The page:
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MARKET CLOSE: NZ shares fall for fourth day

MARKET CLOSE: NZ shares fall for fourth day as Fletcher hits 6-month low

By Paul McBeth

Oct. 24 (BusinessDesk) - New Zealand shares fell for a fourth session as Fletcher Building dropped to a six-month low and dairy companies A2 Milk and Synlait Milk remained under pressure.

The S&P/NZX 50 index declined 30.94 points, or 0.4 percent, to 8,642.24. Within the index, 26 stocks fell, 19 gained and five were unchanged. Turnover was $140.3 million.

Fletcher was one of the more active stocks with 2.8 million shares traded, almost twice the normal volume. The stock fell 2.9 percent to $5.71, the lowest close since mid-April.

Greg Smith, head of research at Fat Prophets, said Fletcher doesn't have the tailwind of a booming building sector, and investors are still waiting on the outcome of the sale of its international business.

"It looks like suggestions the share price bottomed out around $6 in September proved premature," he said.

Synlait led the market lower, dropping 5 percent to $8.70 on light volumes while A2 declined 1.5 percent to $10.10. The milk processor and milk marketing firm have been strong performers on the benchmark index over the past two years. They have given up some of those gains in recent months as investors reassess the optimism built into the share price over future earnings.

Chorus fell 1.4 percent to $4.485 after reaching an arrangement with the government setting price caps until a new regulatory regime comes into effect in 2020. Spark New Zealand, the biggest user of the regulated lines, was unchanged at $3.86. The stock was the most traded today on a volume of 3.8 million.

Z Energy bounced from a 32-month low, rising 0.3 percent to $5.89 on about three times its average volume at 2.2 million. Prime Minister Jacinda Ardern today ruled out any further regional fuel taxes.

Restaurant Brands New Zealand rose 2.4 percent to $8.46, after receiving a partial takeover notice last week from Mexico's Finaccess Capital. SLI Systems, which is also under takeover offer, rose 5.4 percent to 59 cents. Tourism Holdings, which is in talks to sell some of its businesses, increased 0.2 percent to $5.12. Ebos Group, which is buying out a junior partner in an Australian retail pharmacy chain, advanced 0.5 percent to $21.40.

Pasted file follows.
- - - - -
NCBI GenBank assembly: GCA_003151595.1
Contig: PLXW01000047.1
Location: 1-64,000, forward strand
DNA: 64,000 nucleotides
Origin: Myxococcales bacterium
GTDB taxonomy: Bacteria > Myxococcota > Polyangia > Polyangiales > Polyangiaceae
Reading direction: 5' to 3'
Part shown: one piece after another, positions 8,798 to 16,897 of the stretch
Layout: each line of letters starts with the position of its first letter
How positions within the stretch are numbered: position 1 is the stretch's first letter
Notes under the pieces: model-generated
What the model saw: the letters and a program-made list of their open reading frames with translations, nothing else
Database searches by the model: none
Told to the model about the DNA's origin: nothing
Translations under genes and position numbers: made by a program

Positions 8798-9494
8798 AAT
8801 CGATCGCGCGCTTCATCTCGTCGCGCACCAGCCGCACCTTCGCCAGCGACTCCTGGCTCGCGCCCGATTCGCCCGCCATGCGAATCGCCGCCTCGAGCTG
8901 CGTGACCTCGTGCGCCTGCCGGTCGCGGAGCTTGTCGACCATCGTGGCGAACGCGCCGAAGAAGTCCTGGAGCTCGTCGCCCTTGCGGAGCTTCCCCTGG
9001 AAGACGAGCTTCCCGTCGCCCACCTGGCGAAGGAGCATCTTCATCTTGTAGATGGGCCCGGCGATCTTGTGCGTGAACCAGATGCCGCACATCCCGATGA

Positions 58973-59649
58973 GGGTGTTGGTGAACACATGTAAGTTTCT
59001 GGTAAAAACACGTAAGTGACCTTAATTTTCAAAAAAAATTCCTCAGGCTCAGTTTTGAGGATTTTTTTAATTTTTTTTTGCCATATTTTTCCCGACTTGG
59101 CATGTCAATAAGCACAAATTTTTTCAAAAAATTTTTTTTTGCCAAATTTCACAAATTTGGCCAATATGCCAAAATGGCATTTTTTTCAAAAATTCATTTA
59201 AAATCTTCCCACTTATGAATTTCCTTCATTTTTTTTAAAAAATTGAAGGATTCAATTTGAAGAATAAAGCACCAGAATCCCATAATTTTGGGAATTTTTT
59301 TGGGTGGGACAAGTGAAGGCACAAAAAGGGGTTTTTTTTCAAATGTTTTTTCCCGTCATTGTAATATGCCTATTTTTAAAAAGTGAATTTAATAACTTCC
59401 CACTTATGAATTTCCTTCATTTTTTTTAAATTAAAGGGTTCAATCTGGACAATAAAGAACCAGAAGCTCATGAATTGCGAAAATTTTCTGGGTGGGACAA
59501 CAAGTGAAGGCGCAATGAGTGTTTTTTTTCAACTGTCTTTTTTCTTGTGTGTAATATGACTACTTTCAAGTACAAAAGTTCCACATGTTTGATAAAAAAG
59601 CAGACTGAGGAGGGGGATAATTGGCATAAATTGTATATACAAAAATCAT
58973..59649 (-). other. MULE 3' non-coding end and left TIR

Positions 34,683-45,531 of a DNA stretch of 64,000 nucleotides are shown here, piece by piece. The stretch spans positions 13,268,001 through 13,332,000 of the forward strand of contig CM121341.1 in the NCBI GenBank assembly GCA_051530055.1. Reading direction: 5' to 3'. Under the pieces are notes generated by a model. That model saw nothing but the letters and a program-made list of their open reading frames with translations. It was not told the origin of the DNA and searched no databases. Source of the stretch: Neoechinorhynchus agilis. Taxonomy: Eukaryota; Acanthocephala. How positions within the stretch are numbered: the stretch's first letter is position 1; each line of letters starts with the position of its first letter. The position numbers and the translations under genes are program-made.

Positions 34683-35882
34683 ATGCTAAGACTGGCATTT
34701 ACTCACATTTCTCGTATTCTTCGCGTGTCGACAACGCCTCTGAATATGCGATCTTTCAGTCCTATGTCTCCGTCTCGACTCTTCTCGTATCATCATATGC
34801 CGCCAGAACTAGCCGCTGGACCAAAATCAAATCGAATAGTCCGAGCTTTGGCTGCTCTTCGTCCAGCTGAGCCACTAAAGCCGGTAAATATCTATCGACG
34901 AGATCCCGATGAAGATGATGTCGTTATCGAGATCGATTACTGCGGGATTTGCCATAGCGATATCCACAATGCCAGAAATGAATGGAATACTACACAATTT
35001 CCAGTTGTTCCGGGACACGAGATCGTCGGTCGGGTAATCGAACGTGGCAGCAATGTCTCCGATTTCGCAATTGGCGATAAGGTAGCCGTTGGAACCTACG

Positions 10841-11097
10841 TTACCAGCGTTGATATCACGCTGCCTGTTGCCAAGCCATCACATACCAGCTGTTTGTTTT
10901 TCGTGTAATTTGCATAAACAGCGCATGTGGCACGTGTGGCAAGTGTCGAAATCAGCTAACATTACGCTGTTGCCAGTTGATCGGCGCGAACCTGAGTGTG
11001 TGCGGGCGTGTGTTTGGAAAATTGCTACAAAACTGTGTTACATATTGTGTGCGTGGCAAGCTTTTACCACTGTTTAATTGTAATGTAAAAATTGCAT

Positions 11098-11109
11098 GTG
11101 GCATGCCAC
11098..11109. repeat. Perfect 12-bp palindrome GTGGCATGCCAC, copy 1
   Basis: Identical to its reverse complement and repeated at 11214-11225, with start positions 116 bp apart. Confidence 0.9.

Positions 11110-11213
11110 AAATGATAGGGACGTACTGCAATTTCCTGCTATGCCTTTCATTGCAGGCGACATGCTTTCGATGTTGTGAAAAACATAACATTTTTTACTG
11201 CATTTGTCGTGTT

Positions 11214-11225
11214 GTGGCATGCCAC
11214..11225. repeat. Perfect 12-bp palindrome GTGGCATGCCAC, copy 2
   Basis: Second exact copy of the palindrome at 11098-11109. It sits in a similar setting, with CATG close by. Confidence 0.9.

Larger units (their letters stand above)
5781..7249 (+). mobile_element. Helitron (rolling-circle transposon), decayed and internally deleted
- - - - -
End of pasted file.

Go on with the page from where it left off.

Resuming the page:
Sky Network Television rose 1.8 percent to $2.32 on moderate volumes. Smith said the pay-TV operator has been recovering as investors regain confidence in its plans to compete more vigorously with online streaming rivals.

Retirement village operators were weaker. Metlifecare declined 1.7 percent to $5.85, Ryman Healthcare fell 1.6 percent to $11.60, and Summerset Group dropped 1.2 percent to $6.52 on more than three times its average volume at 1.1 million shares.

Kathmandu increased 1.1 percent to $2.67 on 2.9 million shares, more than twice its average volume. Other busy stocks included Contact Energy, which slipped 0.9 percent to $5.53 on volume of 2.1 million shares. Kiwi Property Group declined 0.8 percent to $1.33 on 2.9 million shares, Goodman Property Trust was unchanged at $1.53 with 1.2 million shares traded and Auckland International Airport was up 1.3 percent at $6.90 on volume of 1.3 million.

Skellerup Holdings was unchanged at $2.09 after saying first-quarter earnings were more than 10 percent higher than a year earlier and annual profitability was expected to improve.

Smith said he was surprised the stock didn't gain on the outlook, although investors are extra cautious in the current environment.

Michael Hill International was unchanged at 72 cents after providing more detail on how it is adopting a new strategy to widen margins.

Steel & Tube Holdings was unchanged at $1.36 after it said a record $1.9 million fine for making misleading representations about the testing methodologies used in some steel mesh products wouldn't affect this financial year's result.

NZME was unchanged at 63 cents after it gave up on a planned merger with rival Stuff. The media companies won't appeal the rejection of their merger to the Supreme Court.


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